Long before Aaron, baseball had a Judge

JoeJudgeNew York Yankees right fielder Aaron Judge is having a breakthrough rookie season, belting prodigious home runs and exciting fans across the country as his #99 soars to the top of the MLB best-selling jersey list and he becomes the early leader in the American League MVP and Rookie of the Year races

However, more than four decades ago a guy named Judge was a shining baseball star. No, not Judge Kenesaw Mountain Landis, who served as baseball’s first commissioner from 1920 to 1944 and is famous for handling the Black Sox scandal.

The other ballplaying Judge, Joe Judge, was a stellar first baseman who played nearly his entire 20-year career with the Washington Senators before retiring in 1934. This Judge compiled a .298 lifetime batting average and hit better than .290 for 11 straight seasons beginning in 1920.

Although Judge was not a home run hitter (he had just 71) he finished his career with 433 doubles, 159 triples, 2,352 hits, 1,034 RBIs and a slugging percentage of .420.

Joe Judge was known as one of the best fielding first baseman of his era, the Keith Hernandez of his day. Just 5’ 8 1/2” tall, Judge led AL first baseman in fielding six times and finished second in five other seasons. He retired with a .933 fielding percentage, a record that stood for 30 years. The lefty still ranks among the all time first base leaders in games (2,084), assists (1,301), putouts (19,264) and double plays (1,500).

JoeJudgeGoudeycardIn 1920, Judge made a great stop and flip to Walter Johnson on the final play of the game to give the great Senators Hall of Fame pitcher his only career no-hitter.

The Brooklyn native had one of his best years in 1924, hitting .324 and helping the Senators win their only World Series. Judge batted .385 in the seven-game Series victory over the New York Giants.

Despite several injuries he batted .314 in 1925 as the Senators won their second straight pennant but fell to the Pittsburgh Pirates in another seven-game World Series.

Judge played the final two years of his career with the Brooklyn Dodgers and Boston Red Sox, and later coached baseball at Georgetown University until 1958. He died at age 68 in 1963 after suffering a fatal heart attack while shoveling snow at his home in Washington, DC.


Can Judge hit one out of Yankee Stadium?

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That is the question. It’s never been done, either at the new Yankee Stadium or the old ballpark — The House that Ruth Built — right across the street.

Seems like a super human feat. Mission impossible. Perhaps, but after Yankees’ phenom Aaron Judge cleared the left-center field bleachers with a 495-foot home run, it seems like a legitimate question.

Judge’s latest moonshot blast certainly opened some eyes. Consider that his home run would have landed in the corridor in front the Yankees retired numbers, under the Bank of America sign, if not deflected by a fan. Now look to the left of that spot, perhaps 25-30 feet, near the flagpoles. Notice the alley. Under ideal circumstances, with the wind blowing out, who’s to say Judge couldn’t clear that back wall. Not impossible.

There have been some monster shots in the new Stadium, but none as monstrous as the one Judge hit. Alex Rodriguez hit several bombs deep into the bleachers, and Philly’s Raul Ibanez and Cleveland’s Russell Branyan hit titanic shots.

But judging by the results, Aaron Judge has the best chance to hit a fair ball out of Yankee Stadium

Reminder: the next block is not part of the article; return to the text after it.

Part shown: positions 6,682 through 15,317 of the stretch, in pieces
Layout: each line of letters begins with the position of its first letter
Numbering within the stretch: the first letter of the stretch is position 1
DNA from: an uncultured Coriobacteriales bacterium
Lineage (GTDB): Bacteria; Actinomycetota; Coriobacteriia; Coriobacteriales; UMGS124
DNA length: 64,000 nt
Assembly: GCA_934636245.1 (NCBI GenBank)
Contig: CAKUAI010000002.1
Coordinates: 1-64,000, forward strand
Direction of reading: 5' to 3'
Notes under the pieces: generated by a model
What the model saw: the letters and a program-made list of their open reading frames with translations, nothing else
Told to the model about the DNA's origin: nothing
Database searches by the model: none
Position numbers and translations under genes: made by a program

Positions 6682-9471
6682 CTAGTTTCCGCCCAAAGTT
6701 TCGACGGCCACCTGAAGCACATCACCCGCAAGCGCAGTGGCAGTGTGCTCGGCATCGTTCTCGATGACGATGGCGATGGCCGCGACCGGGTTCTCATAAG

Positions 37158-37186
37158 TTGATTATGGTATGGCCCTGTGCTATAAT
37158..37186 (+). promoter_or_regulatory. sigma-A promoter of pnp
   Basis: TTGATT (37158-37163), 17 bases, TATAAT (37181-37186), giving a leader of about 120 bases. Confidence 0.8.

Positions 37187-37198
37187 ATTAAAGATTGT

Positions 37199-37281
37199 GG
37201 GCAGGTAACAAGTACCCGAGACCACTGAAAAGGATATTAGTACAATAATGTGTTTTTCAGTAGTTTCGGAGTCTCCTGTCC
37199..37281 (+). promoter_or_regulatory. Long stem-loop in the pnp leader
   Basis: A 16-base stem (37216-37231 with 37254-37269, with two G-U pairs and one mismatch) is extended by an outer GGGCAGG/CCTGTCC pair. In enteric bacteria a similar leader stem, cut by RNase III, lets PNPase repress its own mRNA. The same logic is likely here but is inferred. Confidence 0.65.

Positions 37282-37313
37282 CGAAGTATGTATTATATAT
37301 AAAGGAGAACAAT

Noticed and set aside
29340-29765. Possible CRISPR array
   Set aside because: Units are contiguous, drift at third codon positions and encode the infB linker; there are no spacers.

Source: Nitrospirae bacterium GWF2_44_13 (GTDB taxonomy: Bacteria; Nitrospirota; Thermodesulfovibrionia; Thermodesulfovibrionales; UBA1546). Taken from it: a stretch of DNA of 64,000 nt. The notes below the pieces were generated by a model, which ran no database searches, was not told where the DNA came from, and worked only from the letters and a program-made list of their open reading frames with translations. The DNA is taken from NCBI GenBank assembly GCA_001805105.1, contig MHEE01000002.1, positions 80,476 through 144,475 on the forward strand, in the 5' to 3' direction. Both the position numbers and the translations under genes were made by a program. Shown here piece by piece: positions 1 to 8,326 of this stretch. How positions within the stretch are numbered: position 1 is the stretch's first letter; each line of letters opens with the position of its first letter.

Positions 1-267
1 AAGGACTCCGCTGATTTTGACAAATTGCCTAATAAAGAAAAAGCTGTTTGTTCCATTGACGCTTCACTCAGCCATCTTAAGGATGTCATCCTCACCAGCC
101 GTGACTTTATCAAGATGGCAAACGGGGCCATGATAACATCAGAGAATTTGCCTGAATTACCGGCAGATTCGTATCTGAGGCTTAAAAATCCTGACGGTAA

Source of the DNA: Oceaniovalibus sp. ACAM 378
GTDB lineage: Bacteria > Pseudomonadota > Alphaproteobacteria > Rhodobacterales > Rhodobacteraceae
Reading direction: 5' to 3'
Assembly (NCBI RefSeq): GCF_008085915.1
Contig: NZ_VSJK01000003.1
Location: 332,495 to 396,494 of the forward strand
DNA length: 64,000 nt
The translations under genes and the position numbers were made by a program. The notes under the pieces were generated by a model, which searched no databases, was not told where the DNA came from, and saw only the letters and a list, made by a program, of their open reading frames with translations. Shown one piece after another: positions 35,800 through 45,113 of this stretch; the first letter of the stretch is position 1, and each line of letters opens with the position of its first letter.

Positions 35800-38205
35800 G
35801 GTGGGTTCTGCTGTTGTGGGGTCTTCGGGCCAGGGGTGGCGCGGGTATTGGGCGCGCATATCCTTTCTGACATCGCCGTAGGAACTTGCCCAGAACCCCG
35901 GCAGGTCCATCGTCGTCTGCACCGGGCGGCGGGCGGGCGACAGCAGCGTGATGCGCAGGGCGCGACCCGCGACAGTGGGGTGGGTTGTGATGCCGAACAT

Original Yankee Stadium Blasts

Nearly 16 years ago, July 22, 2001, Yankees outfielder Bernie Williams hit a ball that left the old Stadium, over the old Yankee bullpen in right field and onto the elevated tracks of the 4 line.But that was in batting practice.

I was at the ballpark with my family that day, a hot summer Sunday afternoon. We were sitting on the third base side, box seats. My son Dan, a teen-ager at the time, swears he saw the ball go out

“I saw it,” he said. “It went out in that little gap, over the wall and right onto the railroad tracks. “People noticed it, they were clapping. You didn’t believe me.”

Well, it was hard to believe.

“I didn’t see it,” Williams told the New York Post. “But I noticed that it never came back, so that should have been some indication it was out. Batting practice is a great relief and release of tension for me. I’ve had a lot of tension this year, so it’s kind of like hitting a punching bag. I always try to hit the ball hard, but that’s as hard as I’ve ever hit one. That’s a long way.”

It’s a feat that no Yankee slugger had ever accomplished before — not Babe Ruth, not Mickey Mantle, not Reggie Jackson.

Twice, Mantle came within several feet of hitting one out of Yankee Stadium, off Pete Ramos of the Washington Senators on Memorial Day, 1956, right, and against Bill Fischer of the Kansas City A’s on May 22, 1963. Both times the ball was still rising when it struck the façade in right field. Mantle later said the 1963 HR was the hardest ball he ever hit.

Josh Gibson and Frank Howard, among others, were reputed to have gone out of the Stadium, though neither has ever been proven.

Gibson, the great Negro League catcher, is said to have hit several moonshots in the his day, including a ball that traveled 580 feet in the 1930s.

Babe Ruth may have hit some balls out of the original Yankee Stadium before the upper deck in right field was built, but none have ever been documented. The upper deck in right was extended in 1937.

But Bernie Williams did it for real….even if it was BP. He even hit a home run in the game, a solo shot in the first inning, to help lift the Yankees to a 7-3 win over the Toronto Blue Jays.

Bernie finished his career with 287 home runs, 22 more in the playoffs. And one that didn’t count but went out of Yankee Stadium

Bernie goes Boom!